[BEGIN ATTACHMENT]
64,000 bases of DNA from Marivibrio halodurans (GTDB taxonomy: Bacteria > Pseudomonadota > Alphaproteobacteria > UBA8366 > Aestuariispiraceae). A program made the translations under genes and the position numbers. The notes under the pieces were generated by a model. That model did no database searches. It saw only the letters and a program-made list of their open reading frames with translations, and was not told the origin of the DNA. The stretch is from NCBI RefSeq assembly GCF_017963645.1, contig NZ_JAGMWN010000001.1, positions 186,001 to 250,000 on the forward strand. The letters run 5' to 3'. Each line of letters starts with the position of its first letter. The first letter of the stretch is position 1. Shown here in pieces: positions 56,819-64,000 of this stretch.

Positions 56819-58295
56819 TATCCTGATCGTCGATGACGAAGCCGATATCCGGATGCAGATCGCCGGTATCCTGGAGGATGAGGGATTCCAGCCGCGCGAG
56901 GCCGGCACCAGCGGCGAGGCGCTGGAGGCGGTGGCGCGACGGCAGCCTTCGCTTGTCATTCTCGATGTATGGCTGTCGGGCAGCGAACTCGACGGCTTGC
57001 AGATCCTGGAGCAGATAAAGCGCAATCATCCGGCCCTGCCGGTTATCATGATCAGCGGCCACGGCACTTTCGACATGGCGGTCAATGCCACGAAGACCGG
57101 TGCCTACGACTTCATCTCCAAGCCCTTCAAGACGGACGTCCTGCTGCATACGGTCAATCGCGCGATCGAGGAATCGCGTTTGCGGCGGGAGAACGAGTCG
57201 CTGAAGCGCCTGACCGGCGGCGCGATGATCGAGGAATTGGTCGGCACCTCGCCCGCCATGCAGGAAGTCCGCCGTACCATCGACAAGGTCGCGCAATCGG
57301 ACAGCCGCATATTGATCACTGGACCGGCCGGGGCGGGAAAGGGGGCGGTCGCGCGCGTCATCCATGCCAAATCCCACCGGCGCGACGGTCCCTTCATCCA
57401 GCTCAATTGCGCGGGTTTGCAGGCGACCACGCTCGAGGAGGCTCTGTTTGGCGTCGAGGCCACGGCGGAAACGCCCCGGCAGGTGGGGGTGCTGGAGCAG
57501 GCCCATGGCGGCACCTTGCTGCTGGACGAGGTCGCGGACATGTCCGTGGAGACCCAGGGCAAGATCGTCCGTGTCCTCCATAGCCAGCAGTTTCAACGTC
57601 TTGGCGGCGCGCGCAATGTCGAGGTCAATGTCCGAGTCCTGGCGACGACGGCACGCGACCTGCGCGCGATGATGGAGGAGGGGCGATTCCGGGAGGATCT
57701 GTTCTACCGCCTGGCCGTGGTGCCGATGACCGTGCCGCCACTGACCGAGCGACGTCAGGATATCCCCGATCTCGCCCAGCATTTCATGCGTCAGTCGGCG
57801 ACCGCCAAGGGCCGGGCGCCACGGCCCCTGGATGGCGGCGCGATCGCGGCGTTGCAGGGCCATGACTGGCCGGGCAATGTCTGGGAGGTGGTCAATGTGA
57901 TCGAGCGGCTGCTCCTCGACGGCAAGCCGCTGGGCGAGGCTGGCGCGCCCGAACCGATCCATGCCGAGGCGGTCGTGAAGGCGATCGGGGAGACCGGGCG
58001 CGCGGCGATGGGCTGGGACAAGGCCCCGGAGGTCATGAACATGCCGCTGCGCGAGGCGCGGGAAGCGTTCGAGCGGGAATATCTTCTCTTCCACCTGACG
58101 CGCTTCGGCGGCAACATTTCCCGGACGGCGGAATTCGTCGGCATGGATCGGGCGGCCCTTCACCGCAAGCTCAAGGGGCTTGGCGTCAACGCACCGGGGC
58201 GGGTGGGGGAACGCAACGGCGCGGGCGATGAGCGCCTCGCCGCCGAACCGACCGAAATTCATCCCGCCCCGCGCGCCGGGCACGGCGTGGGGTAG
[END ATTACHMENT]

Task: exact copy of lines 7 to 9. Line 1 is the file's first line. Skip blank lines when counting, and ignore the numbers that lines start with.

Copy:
57201 CTGAAGCGCCTGACCGGCGGCGCGATGATCGAGGAATTGGTCGGCACCTCGCCCGCCATGCAGGAAGTCCGCCGTACCATCGACAAGGTCGCGCAATCGG
57301 ACAGCCGCATATTGATCACTGGACCGGCCGGGGCGGGAAAGGGGGCGGTCGCGCGCGTCATCCATGCCAAATCCCACCGGCGCGACGGTCCCTTCATCCA
57401 GCTCAATTGCGCGGGTTTGCAGGCGACCACGCTCGAGGAGGCTCTGTTTGGCGTCGAGGCCACGGCGGAAACGCCCCGGCAGGTGGGGGTGCTGGAGCAG